Harare recorded over 1 100 cases of diarrhoea between October 24 and November 20, with the authorities citing the city’s failure to provide clean running water, collect refuse and attend to burst sewer pipes as the cause of the outbreak.
In an interview with climateafricareporters, Harare City Council director of health services Dr Prosper Chonzi said most cases are being recorded in high-density suburbs, where clean water supply is unreliable.
The authorities, he said, are worried that cholera outbreaks presently affecting Malawi and Mozambique could spread to Zimbabwe if the diarrhoea cases are not managed properly.
“We are recording about 250 to 270 cases of diarrhoea per week,” he said.
“From October 24 to November 20, we recorded 1 115 cases. Cases of typhoid are still low, as we are recording between five and six cases every week.
“These cases are mainly in high-density suburbs, where there is inadequate running water, no refuse collection and sewage bursts.”
Dr Chonzi said the city’s health department had enhanced its disease surveillance system by following up on suspected cases and contact tracing to arrest the spread of the disease.
“Currently, we are testing any suspected case of diarrhoea at all our clinics and we are offering treatment free of charge.
“We have activated our rapid response team; we are very alert and we have initiated contact tracing on suspected cases.”
The city, he said, was mobilising vital medicines and treatment regimens in anticipation of a major outbreak.
“In hospitals and clinics that are treating diarrhoea, we have stockpiled requisite medicines and sundries,” he added.
“We have also secured drips (intravenous fluid) and mobilised a number of environmental officers and community health workers so that they start home visits to see if there are no reported cases.
“We are trying by all means to manage this because we do not want history to repeat itself like what happened in 2008.”
Presently, he said, no patients have been admitted to hospital for treatment.
“We urge the general public to be on high alert because currently there is a cholera outbreak in Malawi and Mozambique, and if we do not manage this properly, we will be affected.”
Community Working Group on Health executive director Mr Itai Rusike said Harare’s perennial water shortages need a long-term solution.
“Environmental conditions underlie many of the common health problems in Harare, including the diarrhoeal diseases. This makes access to safe water, safe sanitation and hygienic waste disposal fundamental,” he said.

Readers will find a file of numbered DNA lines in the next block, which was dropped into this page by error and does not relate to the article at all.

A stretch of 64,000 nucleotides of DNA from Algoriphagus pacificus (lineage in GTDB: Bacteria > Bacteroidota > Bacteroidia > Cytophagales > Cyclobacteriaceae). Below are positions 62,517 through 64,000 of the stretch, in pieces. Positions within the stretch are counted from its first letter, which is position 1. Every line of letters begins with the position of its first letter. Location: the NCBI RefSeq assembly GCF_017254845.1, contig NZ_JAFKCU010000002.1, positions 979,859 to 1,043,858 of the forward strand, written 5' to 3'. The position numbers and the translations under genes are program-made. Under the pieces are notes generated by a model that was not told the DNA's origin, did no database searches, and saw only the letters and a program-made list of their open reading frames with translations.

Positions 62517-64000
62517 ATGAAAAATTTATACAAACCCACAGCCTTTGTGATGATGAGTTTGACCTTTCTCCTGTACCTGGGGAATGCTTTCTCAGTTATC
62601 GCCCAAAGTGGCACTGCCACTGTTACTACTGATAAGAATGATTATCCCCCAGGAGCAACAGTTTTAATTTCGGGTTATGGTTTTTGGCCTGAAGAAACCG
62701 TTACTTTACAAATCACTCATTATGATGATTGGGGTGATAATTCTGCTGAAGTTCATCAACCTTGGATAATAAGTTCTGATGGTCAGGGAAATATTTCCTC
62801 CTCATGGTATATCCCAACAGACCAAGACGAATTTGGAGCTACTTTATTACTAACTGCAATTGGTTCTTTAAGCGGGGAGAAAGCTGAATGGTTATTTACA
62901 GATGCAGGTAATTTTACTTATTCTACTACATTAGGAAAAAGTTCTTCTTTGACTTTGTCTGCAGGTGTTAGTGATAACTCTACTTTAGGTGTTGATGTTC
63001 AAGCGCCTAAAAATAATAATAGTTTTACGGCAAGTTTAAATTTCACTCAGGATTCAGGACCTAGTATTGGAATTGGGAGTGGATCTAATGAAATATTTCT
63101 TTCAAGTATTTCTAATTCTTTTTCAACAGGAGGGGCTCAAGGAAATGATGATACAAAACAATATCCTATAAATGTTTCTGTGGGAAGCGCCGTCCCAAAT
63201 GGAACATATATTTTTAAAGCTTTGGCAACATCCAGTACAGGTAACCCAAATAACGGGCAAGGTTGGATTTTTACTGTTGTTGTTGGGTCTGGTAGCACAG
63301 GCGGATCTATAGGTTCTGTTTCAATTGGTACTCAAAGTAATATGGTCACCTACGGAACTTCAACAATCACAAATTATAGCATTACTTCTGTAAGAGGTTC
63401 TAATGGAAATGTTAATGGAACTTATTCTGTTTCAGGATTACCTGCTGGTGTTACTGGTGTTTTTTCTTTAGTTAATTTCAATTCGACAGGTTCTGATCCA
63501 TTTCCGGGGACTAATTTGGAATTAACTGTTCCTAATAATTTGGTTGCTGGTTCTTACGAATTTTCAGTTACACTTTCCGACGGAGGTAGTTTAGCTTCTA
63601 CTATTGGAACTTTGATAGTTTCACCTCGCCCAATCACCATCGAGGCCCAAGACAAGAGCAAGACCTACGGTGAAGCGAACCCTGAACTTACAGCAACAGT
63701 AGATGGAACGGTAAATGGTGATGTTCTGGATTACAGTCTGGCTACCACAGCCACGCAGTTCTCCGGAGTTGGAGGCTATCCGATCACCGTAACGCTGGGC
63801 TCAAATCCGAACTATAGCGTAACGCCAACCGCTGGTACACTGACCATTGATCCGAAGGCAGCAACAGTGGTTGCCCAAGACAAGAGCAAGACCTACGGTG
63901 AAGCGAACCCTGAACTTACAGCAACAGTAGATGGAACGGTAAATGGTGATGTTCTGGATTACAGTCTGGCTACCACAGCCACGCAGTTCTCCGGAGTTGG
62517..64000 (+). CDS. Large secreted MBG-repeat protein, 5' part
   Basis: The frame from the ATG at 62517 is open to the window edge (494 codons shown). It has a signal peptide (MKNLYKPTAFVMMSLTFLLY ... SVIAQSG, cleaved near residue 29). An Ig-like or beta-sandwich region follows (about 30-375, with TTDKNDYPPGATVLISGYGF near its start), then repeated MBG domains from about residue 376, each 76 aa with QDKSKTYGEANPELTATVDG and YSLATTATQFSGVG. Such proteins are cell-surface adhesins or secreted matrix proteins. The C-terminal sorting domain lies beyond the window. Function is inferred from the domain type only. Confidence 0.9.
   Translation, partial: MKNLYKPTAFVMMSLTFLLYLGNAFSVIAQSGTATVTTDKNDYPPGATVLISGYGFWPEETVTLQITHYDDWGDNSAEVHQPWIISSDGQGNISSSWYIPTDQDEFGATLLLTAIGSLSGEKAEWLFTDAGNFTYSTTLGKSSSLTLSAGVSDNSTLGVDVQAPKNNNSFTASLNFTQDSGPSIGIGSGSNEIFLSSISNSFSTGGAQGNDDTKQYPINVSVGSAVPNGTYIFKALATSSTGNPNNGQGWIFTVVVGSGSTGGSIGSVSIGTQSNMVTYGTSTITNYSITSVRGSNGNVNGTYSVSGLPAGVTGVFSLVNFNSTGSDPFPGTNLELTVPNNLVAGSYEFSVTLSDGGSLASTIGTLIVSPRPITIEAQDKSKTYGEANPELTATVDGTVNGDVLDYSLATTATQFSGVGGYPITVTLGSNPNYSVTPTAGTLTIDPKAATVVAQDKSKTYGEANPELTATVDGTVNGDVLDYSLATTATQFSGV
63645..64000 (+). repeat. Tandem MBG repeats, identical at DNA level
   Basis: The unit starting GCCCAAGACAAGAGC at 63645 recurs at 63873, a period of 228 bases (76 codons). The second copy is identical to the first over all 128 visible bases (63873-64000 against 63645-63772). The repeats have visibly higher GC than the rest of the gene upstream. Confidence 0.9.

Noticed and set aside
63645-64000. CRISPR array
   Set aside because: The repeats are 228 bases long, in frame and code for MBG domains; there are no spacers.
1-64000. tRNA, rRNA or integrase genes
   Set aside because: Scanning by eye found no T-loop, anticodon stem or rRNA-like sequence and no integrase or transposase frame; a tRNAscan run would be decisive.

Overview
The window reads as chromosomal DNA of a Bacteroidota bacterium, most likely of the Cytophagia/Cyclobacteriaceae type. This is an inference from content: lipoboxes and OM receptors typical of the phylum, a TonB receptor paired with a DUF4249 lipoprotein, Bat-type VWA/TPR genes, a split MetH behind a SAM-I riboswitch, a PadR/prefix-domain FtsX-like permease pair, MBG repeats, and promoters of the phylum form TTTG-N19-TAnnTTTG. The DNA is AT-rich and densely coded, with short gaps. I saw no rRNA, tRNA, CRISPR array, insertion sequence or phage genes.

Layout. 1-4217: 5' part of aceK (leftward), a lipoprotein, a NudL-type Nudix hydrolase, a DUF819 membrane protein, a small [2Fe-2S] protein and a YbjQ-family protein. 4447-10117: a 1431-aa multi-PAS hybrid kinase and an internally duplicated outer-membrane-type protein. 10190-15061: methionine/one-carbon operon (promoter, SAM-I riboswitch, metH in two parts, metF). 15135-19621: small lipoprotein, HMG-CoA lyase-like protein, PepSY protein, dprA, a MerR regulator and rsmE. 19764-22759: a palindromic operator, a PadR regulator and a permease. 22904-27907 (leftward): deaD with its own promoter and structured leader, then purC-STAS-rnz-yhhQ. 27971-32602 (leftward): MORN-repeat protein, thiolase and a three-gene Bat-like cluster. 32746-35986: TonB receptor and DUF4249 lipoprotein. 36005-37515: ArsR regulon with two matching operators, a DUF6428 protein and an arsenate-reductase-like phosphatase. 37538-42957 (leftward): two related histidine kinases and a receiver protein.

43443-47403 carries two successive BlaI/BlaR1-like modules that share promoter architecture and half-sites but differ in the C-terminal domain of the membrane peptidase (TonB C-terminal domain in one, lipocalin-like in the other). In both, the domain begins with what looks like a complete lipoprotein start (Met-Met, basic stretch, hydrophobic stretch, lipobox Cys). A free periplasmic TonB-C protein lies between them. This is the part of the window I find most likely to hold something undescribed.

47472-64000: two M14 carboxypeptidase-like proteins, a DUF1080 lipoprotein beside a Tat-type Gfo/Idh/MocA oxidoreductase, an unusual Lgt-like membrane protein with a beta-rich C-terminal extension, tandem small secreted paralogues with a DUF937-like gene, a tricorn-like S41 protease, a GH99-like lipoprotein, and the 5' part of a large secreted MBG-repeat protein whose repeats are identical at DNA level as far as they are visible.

“The increasing number of diarrhoeal diseases is a very worrying issue and this is mainly due to poor water supplies and sanitation services.”
He said council should ring-fence revenue collected for waste collection and water provision to deliver an efficient waste management and water provision service.
Harare Residents Trust executive director Mr Precious Shumba said: “Service delivery in Harare has totally collapsed.
“It is actually by God’s grace that a lot of people have not been infected up to now.
“Council has totally forgotten how to respond to residents’ reports of sewer bursts.
“Water shortages have become the norm.
“When available, council water is unfit for human consumption, if reports coming from most communities are anything to go by.”
Some suburbs such as Glen Norah and Glen View have gone for three weeks without water supplies.
There are also reports that some opposition councillors are cashing in on the situation by selling water using bowsers to residents.
Harare mayor Councillor Jacob Mafume referred The Sunday Mail to council’s acting corporate communications manager, Mr Innocent Ruwende, who claimed cases of diarrhoea naturally increase during the rainy season.
“While we accept that we have not been at par with refuse collection, we are currently recapitalising. We recently purchased equipment so that we clear refuse by December 2022,” he said.
“The refuse compactors are no longer taking refuse to Pomona Dumpsite because they spend too much time on the road. We are constructing transfer stations where refuse compactors dump garbage at their nearest transfer station in order to increase turnaround time.”
Ineptitude, malfeasance and maladministration have been blamed for the collapse of service delivery in urban areas. President Mnangagwa has had to intervene through the Presidential Borehole Drilling Scheme to provide relief to residents in Chitungwiza and some parts of Harare. Central Government is also constructing Kunzvi Dam as a long-term solution to Harare’s water woes.